The New Feminism

Yay! Girl power!

Read this hilarious article from The Onion, “Women Now Empowered By Everything A Woman Ever Does.” It neatly sums up all of my feelings on the current national/pop cultural understanding of what feminism is in America today.

Every time a discussion of feminism comes up in any of my graduate courses, I always manage to come off like a caveman jerk as I try to explain how I think that the term “feminism”–much like “punk”–has been completely co-opted by mainstream patriarchal commercial culture, and thus etiolated of life, its original power sucked dry. There is of course an easy solution for this, which involves a re-appraisal of feminist objectives and a general re-education of young girls and boys (okay, easy in theory, not in practice). The concern  in academia with gender studies over the past two decades has done a remarkable job of re-framing the problematics of identity, sexuality, culture, etc. beyond just “women’s issues,” but the trickle-down of second-wave feminism seems to be, well, diluted at best and completely misunderstood at worst . And as recent attacks on Roe v Wade show, these aren’t battles that were neatly finished thirty years ago–there is still much at stake today. Get empowered, yo.


6 thoughts on “The New Feminism”

  1. to clarify, would you classify Gloria Steinem and Betty Friedan as “second-wave” feminists? or would you say that their work has assisted today’s gender studies?


  2. What the fuck?! I have to “clarify” things now in the comments section?
    Actually, that’s a good question. I think the answer to both questions is “yes.” They embody what the second-wave of feminism was about, but obviously what they did/wrote/created informs the so-called third-wave of feminism (at the same time, I should point out that ideas like Marxism informed the second-wave movement as well as the third-wave movement). I think that the academic/theoretical bent of third-wave feminism–post-colonial studies, queer theory, post-structuralism, etc– seems to be making less of an impact in the popular culture/media than the actions of the so-called second wave movement. My criticism of feminism in the popular media derives from a larger criticism of the entire 60s/70s youth generation, which failed on so many of its promises, while at the same time fucking up the country big-time. I think a lot of the concepts of “female empowerment” that the Onion article satirizes are the rhetorical fallout of the 60s/70s sexual/birth-control revolution…NOW and Gloria Steinem continue to do very important work, I’m not knocking them in any way, let me “clarify,” but I do think that there was a certain failure in the 60s, a certain type of patriarchal culture prevailed in the end.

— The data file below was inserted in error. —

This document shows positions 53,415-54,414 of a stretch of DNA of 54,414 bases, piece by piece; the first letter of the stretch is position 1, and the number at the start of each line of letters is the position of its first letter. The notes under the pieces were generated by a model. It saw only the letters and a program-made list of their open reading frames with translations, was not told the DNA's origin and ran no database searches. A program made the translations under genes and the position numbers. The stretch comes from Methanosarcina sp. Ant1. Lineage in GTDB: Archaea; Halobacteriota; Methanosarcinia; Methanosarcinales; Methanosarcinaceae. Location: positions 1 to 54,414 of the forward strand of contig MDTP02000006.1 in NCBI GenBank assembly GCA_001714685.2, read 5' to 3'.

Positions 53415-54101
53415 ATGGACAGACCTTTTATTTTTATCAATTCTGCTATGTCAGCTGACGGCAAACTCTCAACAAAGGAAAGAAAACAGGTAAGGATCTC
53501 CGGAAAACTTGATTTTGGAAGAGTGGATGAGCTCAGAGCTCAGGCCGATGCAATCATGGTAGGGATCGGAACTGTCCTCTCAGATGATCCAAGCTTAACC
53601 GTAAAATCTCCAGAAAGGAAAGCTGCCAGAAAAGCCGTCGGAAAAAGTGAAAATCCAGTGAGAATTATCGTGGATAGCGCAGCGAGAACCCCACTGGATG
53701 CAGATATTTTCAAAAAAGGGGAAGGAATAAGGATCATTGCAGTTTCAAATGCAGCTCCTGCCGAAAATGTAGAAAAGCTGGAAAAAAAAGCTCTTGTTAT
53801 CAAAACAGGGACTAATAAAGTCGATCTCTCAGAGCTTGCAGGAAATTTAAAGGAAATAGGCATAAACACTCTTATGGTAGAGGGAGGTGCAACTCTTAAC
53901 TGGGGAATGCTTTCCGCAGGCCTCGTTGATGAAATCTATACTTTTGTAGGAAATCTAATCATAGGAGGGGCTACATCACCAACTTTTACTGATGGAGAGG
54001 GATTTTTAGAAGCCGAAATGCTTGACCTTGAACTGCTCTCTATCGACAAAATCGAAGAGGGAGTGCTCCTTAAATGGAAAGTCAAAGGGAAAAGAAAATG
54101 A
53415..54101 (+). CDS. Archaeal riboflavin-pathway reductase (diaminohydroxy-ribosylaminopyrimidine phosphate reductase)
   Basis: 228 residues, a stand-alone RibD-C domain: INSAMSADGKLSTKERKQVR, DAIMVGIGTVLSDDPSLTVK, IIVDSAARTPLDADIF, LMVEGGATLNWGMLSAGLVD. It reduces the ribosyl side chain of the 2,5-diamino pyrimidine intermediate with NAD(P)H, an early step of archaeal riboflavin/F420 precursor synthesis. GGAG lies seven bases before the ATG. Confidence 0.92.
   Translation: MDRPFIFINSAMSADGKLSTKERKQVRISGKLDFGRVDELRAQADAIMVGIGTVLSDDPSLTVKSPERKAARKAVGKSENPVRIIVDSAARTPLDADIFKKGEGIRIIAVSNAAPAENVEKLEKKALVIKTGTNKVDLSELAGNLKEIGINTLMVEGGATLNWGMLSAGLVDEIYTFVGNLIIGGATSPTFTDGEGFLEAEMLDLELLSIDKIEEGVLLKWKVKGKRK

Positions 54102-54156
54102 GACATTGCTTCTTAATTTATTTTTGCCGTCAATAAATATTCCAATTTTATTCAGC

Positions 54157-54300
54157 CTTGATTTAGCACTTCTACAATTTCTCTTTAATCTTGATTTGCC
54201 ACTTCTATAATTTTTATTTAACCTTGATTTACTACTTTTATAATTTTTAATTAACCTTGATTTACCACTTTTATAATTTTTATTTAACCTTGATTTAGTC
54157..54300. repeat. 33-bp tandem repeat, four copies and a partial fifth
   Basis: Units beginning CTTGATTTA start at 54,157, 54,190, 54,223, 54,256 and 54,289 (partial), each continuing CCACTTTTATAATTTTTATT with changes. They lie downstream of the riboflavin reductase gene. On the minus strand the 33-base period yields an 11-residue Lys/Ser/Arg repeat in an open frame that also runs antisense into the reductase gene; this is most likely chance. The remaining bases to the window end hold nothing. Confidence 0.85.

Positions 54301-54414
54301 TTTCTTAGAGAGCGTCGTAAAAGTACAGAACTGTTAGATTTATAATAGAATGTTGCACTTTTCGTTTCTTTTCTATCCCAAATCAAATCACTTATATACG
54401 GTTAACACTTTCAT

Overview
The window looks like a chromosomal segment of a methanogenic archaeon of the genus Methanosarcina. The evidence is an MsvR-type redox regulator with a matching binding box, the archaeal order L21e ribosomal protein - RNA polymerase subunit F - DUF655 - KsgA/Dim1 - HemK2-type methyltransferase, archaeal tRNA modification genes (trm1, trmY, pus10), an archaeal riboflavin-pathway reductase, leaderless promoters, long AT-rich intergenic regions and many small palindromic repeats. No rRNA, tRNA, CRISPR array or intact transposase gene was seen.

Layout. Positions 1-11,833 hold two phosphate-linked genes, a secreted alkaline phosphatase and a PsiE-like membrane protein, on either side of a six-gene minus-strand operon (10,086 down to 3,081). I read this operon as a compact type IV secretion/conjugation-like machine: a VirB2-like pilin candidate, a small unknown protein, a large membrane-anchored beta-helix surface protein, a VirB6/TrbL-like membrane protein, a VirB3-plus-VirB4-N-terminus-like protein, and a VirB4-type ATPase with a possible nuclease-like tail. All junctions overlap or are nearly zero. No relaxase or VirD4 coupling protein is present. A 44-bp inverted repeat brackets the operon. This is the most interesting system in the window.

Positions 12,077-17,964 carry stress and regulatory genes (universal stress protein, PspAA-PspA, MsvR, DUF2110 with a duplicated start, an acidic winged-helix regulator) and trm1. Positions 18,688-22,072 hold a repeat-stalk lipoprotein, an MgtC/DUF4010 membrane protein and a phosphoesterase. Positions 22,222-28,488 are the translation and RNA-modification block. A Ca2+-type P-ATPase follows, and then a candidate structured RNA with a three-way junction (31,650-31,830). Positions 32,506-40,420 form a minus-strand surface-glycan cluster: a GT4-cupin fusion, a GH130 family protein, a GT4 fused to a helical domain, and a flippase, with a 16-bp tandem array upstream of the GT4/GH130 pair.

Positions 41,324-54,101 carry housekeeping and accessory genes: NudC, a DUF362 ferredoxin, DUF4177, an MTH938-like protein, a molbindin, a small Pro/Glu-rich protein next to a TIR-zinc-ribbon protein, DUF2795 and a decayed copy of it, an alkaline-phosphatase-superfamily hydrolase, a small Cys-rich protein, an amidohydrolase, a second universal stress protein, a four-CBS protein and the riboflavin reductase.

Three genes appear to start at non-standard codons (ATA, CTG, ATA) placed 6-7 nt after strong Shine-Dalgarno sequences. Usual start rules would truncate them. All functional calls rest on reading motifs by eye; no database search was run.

Do you remember that scene in Forrest Gump when Forrest meets Jeh-nny at the Capitol? Her hippie boyfriend hits her and then apologizes (Forrest is of course wearing an Army uniform). I think that was a fair critique of 1960s sexual politics. Not to say that women in the 60s didn’t have to fight and risk their lives (just like the suffragettes the century before). But it seems like a lot of really negative ideas about gender roles persist, and are aided/facilitated by popular culture. I’m ranting now. I’m busy, so I’m not going to go back and edit this properly now, or ever, in all likelihood, so I apologize for any mistakes now.
    It’s too bad that that Steinem/Fonda clip on Colbert got pulled from Youtube. Those bastards.


  3. ok. that’s what i needed. you bring up an interesting point when you compare “punk” and “feminism” – but whereas you say they were both “co-opted” by commercial culture, i say they were both propagated and allowed to remain by commercial culture.

    in the same way that punk was sanctioned by record companies as a means of increasing their own profitability, i think the same could be said of “second-wave” feminism. look at Steinem’s Ms. Magazine and Friedan’s “Feminine Mystique” — both creations/works represent milestones of this “movement,” yet are nothing if they aren’t products of the country’s giant, corporate publishing industry.


  4. and yes, by the way, i’m suggesting that there’s something far more sinister at play than mere brand takeover. it’s a corporate conspiracy, dawg.


  5. I do love the Onion. I feel empowered just thinking about it.

    The unraveling of Roe vs Wade really scares me. I cannot believe that young women everywhere aren’t lobbying loudly on this issue, especially with the concomitant cutting back on funding for children’s services.

    The article about Orange Alert Sirens had a bite to it, as well.

    Speaking of imminent issue, hope all continues well with you and the potential family!


  6. Thanks Winifred. I agree that the apathy on the part of young people, particularly young women, surrounding the recent Supreme Court decision that chips away at RvW is scary…but it’s part of a bigger national trend of young people being politically unmotivated. I think of Britney Spears, popping her gum at Matt Lauer, saying that no one should criticize the president. That’s kind of the new representation of “girl power” to me.
    Nick, you say “propagated and allowed to remain,” I say potato.


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